Randwick Greens Councillor offers structural solution to Coogee Beach sewage pit odors – 20th August 2014

The offensive odors emitted during the regular cleaning of the Coogee sewage pits by Sydney Water is highly embarrassing to Randwick Greens Councillor Lindsay Shurey

Coogee sewage pits being emptied 2014 REDUCED

Regular cleaning of the Coogee sewage pits produces a notorious offensive odor.

The North Ward Councillor is putting a motion to next Tuesday night’s Council meeting suggesting solutions to the State Government.

One suggestion is that sewage flowing in from suburbs outside Coogee could be diverted straight to the Malabar treatment plant rather than first being pumped down to the beach.

The Greens are also asking whether the local sewer system needs to be upgraded should residential levels increase further.

Councillor Shurey said,

“Present and past State Governments have initiated residential density increases in our area without any obvious corresponding improvements in sewage infrastructure. Do we actually know if the sewers can cope? And density increases will surely only exacerbate the offensive odor situation at Coogee.”

The Greens are worried that sewage overflows will become common as the sewerage system is forced to cope with greater use.

Councillor Shurey said,

“In heavy rainfall the water that always infiltrates the sewers may cause greater than the current amounts of raw sewage to be vented via the emergency overflow devices into the storm water pipes that lead to our beaches.”

A different but still related ecological issue is that Sydney is Australia’s only city that still pumps virtually untreated sewage into the ocean from its treatment works. The Malabar plant handles 500 mega litres per day with only primary treatment (Sydney Water, August 2013).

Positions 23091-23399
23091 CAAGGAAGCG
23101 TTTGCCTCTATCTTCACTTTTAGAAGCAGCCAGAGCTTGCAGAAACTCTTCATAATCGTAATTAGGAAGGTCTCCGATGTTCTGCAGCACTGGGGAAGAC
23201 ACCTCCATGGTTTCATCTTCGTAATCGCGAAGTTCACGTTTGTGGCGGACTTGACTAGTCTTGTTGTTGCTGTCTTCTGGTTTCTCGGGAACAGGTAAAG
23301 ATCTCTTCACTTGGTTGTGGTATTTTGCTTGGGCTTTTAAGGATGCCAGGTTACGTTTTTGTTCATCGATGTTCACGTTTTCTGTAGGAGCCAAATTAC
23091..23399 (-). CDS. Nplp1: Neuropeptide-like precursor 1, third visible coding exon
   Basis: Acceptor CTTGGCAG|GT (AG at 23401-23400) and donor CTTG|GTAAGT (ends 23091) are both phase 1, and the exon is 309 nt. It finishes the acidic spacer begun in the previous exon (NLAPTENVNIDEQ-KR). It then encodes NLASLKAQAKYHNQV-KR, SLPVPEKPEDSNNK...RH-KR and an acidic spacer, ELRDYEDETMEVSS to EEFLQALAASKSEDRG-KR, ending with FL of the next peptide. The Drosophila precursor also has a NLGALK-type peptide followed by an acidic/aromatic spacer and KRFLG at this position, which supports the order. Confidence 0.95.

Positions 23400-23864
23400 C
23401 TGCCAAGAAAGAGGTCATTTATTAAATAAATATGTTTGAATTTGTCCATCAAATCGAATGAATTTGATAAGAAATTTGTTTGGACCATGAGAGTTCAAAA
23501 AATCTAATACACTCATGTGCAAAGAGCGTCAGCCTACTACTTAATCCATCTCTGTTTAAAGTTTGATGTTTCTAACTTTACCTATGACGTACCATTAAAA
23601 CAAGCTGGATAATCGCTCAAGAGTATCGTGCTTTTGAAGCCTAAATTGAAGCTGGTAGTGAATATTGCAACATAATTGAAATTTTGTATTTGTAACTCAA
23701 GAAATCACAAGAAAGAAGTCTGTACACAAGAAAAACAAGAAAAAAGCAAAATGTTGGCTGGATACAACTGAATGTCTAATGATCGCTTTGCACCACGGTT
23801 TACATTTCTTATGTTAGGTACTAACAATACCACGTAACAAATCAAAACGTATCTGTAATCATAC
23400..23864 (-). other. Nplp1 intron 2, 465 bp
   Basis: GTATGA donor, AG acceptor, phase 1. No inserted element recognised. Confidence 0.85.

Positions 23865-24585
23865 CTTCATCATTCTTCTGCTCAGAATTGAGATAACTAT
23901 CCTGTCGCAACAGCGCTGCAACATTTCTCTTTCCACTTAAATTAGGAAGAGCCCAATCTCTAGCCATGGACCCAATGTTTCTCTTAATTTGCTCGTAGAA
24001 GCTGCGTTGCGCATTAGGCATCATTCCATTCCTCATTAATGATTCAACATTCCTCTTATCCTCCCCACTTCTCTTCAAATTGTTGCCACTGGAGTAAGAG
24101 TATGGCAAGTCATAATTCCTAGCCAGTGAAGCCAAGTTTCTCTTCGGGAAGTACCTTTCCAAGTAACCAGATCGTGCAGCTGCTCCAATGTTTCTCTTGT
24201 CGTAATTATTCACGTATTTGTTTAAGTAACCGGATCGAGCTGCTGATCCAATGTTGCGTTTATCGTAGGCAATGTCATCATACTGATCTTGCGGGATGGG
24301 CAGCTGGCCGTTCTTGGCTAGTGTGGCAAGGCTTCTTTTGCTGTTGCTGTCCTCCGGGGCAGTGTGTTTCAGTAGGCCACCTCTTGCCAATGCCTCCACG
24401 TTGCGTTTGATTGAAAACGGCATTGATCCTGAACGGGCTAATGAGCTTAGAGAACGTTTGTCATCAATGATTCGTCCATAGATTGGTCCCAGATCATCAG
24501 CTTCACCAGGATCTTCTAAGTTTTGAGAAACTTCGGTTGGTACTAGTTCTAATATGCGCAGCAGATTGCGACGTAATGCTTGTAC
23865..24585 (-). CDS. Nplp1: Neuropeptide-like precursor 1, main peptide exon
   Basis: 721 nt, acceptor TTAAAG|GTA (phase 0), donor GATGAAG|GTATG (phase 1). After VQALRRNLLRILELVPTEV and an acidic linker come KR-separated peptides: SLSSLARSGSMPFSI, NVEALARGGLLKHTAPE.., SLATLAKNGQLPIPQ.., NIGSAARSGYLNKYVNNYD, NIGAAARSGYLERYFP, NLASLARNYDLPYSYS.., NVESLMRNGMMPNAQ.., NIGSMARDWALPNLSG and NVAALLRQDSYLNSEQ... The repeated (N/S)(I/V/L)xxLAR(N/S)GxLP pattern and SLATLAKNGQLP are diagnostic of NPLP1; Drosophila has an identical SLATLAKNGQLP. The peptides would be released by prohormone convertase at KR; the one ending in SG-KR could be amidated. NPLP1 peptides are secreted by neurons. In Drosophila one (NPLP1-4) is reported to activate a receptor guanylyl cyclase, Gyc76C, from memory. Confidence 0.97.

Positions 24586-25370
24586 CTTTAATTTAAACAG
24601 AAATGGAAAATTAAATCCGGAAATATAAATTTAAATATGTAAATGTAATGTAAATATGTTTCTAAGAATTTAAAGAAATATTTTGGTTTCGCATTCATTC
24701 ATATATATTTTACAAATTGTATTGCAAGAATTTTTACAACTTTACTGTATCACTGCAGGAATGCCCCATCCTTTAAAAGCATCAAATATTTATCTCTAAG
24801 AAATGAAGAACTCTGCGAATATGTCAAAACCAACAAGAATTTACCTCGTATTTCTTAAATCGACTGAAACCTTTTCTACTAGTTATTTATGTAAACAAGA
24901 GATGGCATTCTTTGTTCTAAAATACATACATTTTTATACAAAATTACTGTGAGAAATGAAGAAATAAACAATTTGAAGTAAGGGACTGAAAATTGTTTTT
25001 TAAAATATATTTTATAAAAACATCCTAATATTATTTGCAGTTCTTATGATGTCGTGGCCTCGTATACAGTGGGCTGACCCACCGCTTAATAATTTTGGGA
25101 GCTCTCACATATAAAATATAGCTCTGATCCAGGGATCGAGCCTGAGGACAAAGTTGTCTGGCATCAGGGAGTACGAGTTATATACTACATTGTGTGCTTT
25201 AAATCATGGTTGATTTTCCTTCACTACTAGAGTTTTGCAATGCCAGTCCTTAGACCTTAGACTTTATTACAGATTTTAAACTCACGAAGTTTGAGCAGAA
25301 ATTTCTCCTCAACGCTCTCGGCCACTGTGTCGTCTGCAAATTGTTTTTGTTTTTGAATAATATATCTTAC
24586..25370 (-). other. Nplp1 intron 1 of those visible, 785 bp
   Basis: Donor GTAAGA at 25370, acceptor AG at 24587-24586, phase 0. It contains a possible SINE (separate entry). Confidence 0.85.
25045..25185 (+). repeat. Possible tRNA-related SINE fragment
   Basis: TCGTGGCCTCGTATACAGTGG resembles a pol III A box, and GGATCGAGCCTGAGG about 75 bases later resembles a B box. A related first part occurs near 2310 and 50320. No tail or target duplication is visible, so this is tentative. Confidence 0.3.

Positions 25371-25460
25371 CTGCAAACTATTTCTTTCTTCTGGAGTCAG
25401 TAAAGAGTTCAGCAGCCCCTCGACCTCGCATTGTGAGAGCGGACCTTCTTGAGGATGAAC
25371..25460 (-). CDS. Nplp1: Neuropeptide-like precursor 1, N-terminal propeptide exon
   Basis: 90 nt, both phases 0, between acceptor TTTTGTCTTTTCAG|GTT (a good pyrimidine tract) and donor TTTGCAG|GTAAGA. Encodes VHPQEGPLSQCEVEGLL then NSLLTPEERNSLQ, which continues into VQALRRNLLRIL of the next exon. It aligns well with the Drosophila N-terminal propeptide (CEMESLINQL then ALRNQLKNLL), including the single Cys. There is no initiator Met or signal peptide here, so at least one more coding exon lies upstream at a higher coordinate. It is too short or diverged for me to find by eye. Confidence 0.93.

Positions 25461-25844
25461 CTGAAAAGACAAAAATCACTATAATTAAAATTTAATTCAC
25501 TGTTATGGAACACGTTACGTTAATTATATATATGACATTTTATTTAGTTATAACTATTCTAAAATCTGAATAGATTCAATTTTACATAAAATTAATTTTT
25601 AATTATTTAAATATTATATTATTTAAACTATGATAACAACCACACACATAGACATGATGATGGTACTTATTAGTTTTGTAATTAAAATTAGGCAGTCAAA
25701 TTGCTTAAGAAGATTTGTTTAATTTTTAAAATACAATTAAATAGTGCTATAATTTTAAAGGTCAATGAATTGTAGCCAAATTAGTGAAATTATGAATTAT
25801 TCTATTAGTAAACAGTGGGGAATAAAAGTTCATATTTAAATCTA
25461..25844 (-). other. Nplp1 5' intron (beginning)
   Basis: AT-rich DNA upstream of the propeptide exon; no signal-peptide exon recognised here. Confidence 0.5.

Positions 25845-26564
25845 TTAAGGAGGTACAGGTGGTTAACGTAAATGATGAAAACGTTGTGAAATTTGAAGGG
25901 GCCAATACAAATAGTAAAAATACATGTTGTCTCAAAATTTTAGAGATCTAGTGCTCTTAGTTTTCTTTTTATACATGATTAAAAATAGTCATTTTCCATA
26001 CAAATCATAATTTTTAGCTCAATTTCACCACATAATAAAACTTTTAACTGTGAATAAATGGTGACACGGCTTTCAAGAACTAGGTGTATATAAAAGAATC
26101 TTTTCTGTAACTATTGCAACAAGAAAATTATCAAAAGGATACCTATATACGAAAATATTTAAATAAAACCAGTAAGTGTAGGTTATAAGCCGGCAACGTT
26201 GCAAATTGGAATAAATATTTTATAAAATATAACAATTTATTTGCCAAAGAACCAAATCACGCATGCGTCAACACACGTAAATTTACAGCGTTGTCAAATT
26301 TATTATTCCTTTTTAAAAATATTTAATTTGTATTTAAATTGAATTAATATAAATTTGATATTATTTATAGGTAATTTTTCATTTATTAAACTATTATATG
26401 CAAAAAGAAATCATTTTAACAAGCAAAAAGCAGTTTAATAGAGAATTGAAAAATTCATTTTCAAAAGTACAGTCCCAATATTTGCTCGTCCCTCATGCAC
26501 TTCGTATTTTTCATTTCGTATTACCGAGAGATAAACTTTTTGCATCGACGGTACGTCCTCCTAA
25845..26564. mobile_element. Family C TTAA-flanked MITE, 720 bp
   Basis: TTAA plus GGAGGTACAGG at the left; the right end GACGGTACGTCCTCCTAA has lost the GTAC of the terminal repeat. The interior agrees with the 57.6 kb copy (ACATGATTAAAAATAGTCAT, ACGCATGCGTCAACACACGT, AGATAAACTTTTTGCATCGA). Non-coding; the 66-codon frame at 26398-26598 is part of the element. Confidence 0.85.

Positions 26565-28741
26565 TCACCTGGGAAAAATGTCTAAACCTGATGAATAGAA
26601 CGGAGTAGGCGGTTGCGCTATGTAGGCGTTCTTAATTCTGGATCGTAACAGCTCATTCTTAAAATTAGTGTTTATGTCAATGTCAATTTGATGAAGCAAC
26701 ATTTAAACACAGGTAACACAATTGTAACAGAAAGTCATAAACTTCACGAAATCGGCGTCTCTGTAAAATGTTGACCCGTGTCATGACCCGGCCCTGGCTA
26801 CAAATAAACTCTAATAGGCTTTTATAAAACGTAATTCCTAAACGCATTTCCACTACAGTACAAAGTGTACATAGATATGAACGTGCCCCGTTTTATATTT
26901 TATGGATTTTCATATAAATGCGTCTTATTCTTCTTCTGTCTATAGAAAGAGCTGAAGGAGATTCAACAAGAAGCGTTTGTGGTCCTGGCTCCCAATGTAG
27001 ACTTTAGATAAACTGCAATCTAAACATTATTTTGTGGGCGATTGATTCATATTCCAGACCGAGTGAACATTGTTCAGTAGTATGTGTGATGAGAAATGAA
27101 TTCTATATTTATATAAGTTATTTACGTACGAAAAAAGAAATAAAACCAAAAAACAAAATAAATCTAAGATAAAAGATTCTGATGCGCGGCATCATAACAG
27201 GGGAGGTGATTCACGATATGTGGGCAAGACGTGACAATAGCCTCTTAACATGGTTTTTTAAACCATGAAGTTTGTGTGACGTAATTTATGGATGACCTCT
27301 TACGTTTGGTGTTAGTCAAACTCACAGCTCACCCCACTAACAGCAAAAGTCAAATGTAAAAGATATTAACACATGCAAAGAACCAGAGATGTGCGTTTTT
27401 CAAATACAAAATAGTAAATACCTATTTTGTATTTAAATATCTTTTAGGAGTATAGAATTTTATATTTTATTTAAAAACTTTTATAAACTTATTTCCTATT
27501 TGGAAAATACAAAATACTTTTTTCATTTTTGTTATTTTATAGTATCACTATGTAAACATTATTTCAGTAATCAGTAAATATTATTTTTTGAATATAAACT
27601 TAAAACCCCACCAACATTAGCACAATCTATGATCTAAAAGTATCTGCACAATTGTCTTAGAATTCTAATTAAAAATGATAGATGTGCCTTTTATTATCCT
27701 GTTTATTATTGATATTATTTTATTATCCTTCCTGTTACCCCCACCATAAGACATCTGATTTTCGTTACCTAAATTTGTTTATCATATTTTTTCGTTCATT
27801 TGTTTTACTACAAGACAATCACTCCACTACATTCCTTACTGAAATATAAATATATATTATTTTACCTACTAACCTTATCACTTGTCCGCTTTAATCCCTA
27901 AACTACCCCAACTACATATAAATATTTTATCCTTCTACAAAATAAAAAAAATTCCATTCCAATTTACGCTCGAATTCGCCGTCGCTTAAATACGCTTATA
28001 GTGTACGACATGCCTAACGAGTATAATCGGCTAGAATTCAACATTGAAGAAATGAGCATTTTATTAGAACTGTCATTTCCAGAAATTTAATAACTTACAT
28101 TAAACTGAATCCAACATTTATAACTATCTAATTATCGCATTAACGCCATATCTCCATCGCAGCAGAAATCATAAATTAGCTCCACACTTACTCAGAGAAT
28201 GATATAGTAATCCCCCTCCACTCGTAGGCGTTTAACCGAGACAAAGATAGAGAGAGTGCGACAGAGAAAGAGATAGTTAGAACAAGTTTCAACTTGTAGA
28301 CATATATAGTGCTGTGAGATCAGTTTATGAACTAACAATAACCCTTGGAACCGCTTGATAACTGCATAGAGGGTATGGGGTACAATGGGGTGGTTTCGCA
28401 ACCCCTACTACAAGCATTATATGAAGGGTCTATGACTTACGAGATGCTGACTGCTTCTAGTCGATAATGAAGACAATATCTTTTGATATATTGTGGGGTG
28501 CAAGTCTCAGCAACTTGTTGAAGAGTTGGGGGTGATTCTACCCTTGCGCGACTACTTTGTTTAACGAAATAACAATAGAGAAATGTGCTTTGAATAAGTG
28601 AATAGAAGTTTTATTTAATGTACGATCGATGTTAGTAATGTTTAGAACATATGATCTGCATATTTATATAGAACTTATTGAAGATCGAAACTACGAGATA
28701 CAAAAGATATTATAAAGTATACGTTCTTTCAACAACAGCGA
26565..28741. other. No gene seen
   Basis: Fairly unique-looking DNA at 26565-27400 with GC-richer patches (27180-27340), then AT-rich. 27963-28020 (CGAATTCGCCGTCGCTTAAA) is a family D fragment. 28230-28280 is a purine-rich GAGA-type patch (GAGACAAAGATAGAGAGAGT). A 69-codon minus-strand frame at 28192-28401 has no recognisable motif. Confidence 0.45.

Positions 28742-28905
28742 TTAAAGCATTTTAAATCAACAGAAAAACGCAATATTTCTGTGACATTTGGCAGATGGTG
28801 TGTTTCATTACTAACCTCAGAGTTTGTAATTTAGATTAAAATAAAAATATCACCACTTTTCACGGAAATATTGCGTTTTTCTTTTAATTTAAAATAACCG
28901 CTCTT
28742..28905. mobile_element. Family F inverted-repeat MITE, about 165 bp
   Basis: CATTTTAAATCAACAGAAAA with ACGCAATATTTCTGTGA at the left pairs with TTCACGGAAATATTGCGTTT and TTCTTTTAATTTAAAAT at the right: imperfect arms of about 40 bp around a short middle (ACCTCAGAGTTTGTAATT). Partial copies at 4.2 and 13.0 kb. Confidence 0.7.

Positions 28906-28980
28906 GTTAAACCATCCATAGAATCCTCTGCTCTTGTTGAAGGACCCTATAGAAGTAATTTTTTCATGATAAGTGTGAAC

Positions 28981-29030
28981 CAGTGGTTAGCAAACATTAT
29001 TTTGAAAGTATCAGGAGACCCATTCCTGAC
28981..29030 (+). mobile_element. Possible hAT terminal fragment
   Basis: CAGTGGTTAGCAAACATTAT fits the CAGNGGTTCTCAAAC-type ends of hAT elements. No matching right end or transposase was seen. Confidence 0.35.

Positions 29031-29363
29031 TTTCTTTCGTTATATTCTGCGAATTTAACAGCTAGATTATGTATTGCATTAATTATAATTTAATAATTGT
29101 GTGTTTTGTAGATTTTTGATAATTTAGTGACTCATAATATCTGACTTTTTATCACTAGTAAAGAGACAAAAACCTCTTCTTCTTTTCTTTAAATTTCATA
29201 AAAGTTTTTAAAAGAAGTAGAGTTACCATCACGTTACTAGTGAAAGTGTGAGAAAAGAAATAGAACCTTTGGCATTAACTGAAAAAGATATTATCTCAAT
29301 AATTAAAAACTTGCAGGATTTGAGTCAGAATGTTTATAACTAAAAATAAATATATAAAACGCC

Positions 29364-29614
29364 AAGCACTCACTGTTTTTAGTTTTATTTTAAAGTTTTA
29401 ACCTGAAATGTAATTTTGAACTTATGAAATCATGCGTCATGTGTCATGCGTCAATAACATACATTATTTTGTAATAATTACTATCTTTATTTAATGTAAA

Councillor Shurey said,

“The sewage plant at Malabar, which deals with half of the city’s waste, removes only 50 per cent of the solids in the sewage and leaves in large amounts of nutrients and heavy metals, which can harm the environment. Other nasties include halogenated organics from pesticides, dioxins and other industrial byproducts. We need to upgrade the treatment processes from primary to at least secondary treatment level.”

Sydney Water describes primary sewage treatment as being simply the removal of solids from the waste. Secondary treatment removes nutrients and remaining solids through bacterial decomposition. This treatment involves naturally occurring biological processes and is currently in use at the Penrith treatment works.


That Council notes the inadequacies of the Coogee sewerage pit situation, the need for a broader local sewer infrastructure improvement, and the ecological importance of secondary treatment of ocean sewage discharges. That Council responds to these issues by adopting a policy position of urging the State Government to consider the following options:

  1. The commencement of a feasibility study into constructing an earlier diversion away from Coogee of the main sewage flows from other suburbs thus achieving a more direct path to their ultimate destination at the Malabar treatment plant;
  2. Sydney Water to investigate opportunities to work collaboratively with the Council to model and project changes to pressures placed on the sewage infrastructure system under various projected population growth scenarios;
  3. The implementation of secondary treatment techniques at the Malabar treatment plant; and
  4. A State Environmental Planning Policy (SEPP) imposing a sewage infrastructure improvement levy on all new developments causing residential increase in the LGA.




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